Gun safety, wildlife conservation the main focus of hunter education course
How to safely handle a gun. How to responsibly maintain a wildlife population. How to safely handle crossbow.
Students in a hunter education course taught in De Soto over the weekend learned all of these lessons from instructors certified by the Kansas Department of Wildlife, Parks and Tourism.
More than 50 students filled the De Soto VFW on Friday and Saturday, Nov. 18-19, to take the 10-hour course and accompanying exam, a requirement for anyone over the age of 16 to receive a hunting license in the state of Kansas. Kids as young as 11 are eligible to take the exam though several adults were enrolled in the course as well.
"I like the outdoors and I wanted to get my full hunting license, that's why I'm here," said 50 year-old Teresa Brummett of Olathe. "For me the class was more of a formality but I think it's an important thing for hunters to do, especially the kids."
While most enrolled in the course were from De Soto, people from all around Johnson County came to the class, a testament to how difficult the course can be to find.
"There aren't many of these classes offered anywhere around us and those that are fill up very fast," said course organizer Paul Stonestreet. "I wanted to find a class for my son for a while now and when I couldn't I just thought I'd try to get one here."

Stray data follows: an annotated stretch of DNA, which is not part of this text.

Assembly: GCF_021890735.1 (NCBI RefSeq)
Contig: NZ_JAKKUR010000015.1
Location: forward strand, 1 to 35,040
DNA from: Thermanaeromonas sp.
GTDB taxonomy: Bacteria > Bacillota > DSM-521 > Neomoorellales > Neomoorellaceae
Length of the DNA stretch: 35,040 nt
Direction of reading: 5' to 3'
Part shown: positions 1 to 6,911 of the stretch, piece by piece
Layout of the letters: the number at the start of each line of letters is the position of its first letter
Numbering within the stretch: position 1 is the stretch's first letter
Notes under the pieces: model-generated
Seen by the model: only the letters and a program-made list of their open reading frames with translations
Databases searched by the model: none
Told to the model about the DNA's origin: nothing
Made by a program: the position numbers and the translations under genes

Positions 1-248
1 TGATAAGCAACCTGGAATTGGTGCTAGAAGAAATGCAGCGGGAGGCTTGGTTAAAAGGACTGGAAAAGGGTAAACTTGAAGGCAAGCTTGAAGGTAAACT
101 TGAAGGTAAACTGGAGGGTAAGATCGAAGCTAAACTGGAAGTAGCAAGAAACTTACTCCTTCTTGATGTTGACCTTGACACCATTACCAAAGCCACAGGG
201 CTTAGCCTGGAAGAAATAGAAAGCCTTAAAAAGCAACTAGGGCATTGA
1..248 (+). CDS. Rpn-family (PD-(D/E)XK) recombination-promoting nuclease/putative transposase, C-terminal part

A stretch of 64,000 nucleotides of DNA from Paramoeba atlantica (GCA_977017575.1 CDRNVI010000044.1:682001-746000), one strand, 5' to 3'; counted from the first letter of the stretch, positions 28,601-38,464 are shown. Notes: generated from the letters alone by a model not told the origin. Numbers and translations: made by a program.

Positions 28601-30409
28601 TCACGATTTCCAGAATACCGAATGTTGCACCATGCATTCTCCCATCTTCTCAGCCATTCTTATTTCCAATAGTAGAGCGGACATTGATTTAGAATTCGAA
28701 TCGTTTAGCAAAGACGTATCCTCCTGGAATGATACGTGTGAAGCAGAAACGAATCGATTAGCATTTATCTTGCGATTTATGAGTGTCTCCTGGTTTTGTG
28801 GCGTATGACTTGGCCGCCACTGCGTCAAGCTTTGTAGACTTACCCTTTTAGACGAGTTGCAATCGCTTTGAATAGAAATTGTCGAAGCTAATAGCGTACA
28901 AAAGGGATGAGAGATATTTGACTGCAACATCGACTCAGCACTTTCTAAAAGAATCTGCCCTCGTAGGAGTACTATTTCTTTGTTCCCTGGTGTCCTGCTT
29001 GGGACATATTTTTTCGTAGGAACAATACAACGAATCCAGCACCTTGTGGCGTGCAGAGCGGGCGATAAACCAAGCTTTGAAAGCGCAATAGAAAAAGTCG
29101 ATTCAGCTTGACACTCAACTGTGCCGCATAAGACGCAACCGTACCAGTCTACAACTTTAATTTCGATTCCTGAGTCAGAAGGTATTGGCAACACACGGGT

Stonestreet said he was surprised by the response to the class in De Soto.
"I wasn't even sure the class would fill up but I had 25 students in about 24 hours," he said. "From there I went up to 55 and that's where the state capped me, we had a waiting list and managed to squeeze a few more in. We have 58 students total today."
Each one of the 58 students passed the final exam, a 50-question multiple choice test on which students had to get 80 percent of the questions correct.
"I've learned a lot in the class," said 11 year-old De Soto resident Robbie Stallbaumer. "I'm glad that I'll be able to hunt with my dad and brothers now."
"The goal of these courses is to make sure these kids, and all hunters really, stay safe," said head instructor Floyd Pearson. "In my experience students are always eager to learn and really get into it."
For some in the course, learning about gun and hunting safety was more the goal than the hunting license.
"My husband and my son both hunt so I'm here today more just to learn about their hobby and know more about it," said Carrie Carr of Shawnee. "The safety lessons are very important to me because now I feel like I'll be able to reinforce that more with my son."
The De Soto course took things to the next level by allowing students the opportunity to handle loaded guns and practice safe practices on a real shooting range, an added bonus to the requirements of the course.
"It's not required that we actually take students into the field and have the walk through safety steps or how to take a safe shot but we like to do that whenever possible," said Pearson. "It's just another step we can take to make sure the safe practices are really grasped."
More information on hunter education can be found on the KDWPT website.